It was his church’s protests of military funerals, which began in about 2005, that provoked the most widespread anger, prompting legislative bodies to establish buffer zones to limit such protests at funerals. In 2011, Mr. Phelps won a major legal victory when the Supreme Court ruled, 8 to 1, that his church’s protests were a protected form of speech. The ruling preserved the buffer zones but found that the father of a slain soldier was not entitled to damages for emotional distress caused by a protest.

“This is somebody who was addicted to rage and anger,” K. Ryan Jones, a filmmaker who made a documentary about Mr. Phelps, said in an interview. “Early on in his legal career he would manifest that rage against the people he was prosecuting, or some would say persecuting, and then when he was disbarred that rage transitioned into the ministry.”

Fred Waldron Phelps was born on Nov. 13, 1929, in Meridian, Miss. He said that he had been admitted to the United States Military Academy at West Point but that after high school he had what his official biography called “a profound religious experience” and decided instead to devote himself to evangelism. In 1951, when he was just 21, he was profiled in Time magazine after his denunciations of “promiscuous petting” and “teachers’ filthy jokes in classrooms” at John Muir College in Pasadena, Calif., where he was a student, had brought him into conflict with the administration.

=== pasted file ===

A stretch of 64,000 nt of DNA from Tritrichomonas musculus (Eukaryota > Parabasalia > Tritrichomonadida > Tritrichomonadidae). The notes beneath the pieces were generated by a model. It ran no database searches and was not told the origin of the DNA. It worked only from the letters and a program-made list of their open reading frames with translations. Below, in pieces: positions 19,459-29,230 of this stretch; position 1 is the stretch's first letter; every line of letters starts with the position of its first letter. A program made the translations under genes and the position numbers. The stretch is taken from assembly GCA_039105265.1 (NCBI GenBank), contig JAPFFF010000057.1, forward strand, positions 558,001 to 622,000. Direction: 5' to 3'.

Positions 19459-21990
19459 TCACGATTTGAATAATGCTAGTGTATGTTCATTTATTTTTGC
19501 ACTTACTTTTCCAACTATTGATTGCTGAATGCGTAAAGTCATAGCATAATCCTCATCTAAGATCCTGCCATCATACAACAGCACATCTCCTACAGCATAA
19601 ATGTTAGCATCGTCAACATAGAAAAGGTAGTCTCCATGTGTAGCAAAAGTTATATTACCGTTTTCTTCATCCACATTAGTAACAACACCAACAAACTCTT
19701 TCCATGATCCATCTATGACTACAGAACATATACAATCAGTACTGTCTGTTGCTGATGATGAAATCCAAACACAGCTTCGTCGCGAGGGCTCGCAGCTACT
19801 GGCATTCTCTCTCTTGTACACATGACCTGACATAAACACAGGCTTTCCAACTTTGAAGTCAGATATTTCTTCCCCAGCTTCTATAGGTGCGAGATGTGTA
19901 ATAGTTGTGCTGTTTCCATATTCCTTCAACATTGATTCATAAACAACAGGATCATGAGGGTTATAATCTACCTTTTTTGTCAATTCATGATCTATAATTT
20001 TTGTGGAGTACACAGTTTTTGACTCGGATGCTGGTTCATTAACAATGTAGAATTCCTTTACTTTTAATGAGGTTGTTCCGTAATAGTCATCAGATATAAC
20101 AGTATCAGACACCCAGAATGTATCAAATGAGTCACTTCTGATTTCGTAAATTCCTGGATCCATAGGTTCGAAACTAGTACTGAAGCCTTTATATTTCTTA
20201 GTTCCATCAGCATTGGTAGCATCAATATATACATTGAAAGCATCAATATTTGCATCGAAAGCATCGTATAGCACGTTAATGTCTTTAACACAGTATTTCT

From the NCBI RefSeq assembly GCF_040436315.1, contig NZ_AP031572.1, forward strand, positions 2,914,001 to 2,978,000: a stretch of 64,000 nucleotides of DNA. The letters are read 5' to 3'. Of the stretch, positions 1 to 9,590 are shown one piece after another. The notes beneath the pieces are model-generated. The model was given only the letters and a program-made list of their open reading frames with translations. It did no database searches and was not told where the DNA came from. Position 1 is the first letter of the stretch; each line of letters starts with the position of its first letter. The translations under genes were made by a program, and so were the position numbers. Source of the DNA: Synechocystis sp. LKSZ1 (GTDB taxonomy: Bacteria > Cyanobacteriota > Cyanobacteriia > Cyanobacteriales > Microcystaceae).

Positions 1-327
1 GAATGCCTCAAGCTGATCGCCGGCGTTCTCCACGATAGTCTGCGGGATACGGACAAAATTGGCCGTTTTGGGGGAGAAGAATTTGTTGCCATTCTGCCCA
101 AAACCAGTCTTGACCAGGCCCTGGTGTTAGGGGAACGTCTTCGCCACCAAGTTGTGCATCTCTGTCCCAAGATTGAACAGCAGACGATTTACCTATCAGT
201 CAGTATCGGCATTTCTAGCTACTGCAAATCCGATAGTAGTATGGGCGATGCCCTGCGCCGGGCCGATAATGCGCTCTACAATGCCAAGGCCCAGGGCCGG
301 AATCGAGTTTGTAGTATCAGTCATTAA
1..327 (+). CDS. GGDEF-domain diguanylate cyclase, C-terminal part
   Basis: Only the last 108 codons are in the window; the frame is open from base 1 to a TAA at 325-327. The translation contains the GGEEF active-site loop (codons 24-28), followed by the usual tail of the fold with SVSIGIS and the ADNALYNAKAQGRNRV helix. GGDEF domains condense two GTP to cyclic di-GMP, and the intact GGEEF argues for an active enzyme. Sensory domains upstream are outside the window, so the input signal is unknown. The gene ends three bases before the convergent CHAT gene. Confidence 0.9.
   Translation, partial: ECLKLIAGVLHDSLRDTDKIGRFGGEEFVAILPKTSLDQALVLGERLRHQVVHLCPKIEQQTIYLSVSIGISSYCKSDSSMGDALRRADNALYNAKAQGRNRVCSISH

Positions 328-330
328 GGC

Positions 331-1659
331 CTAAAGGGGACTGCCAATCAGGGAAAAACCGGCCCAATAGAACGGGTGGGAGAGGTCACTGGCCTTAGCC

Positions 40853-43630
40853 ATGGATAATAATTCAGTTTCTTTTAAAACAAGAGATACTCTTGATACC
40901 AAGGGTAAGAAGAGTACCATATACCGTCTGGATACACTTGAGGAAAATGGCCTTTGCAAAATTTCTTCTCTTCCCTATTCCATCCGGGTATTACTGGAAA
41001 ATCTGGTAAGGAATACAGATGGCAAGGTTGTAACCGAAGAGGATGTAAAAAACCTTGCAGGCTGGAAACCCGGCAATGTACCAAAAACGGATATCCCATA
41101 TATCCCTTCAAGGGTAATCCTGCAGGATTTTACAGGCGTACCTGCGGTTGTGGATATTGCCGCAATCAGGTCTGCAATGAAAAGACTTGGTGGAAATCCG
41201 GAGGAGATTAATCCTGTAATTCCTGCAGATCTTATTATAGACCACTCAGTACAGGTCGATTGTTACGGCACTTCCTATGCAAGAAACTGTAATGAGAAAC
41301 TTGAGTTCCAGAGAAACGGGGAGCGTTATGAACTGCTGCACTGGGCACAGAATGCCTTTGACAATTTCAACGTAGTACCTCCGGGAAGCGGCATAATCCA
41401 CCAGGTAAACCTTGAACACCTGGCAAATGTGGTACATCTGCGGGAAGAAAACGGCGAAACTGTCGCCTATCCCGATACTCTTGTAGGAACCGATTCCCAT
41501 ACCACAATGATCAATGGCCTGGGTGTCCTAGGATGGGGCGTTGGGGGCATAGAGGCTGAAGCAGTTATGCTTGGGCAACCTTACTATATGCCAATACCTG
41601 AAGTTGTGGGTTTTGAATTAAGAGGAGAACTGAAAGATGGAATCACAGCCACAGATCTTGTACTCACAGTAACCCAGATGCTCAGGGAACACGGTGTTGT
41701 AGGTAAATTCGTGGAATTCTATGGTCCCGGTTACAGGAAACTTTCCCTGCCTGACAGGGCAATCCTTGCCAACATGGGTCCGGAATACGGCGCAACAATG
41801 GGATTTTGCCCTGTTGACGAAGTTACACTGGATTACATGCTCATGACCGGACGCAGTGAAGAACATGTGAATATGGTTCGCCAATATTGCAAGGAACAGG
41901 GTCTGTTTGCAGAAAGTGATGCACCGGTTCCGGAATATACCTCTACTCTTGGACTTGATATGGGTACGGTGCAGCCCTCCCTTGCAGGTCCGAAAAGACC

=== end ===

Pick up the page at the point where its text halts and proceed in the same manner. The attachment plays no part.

He married Margie Marie Simms in 1952, and in 1954 the couple moved to Topeka. They had 13 children, 54 grandchildren and seven great-grandchildren, according to the church’s website. Mr. Phelps established Westboro Baptist in 1955.

He earned a law degree in 1964 from Washburn University School of Law in Topeka, but his legal career was troubled from the start. According to the Southern Poverty Law Center, which describes Westboro Baptist as “arguably the most obnoxious and rabid hate group in America,” Mr. Phelps struggled to find people to attest to his good character when he wanted to be admitted to the bar, was temporarily suspended for professional misconduct, and was even sued for failing to pay for candy his children sold door to door.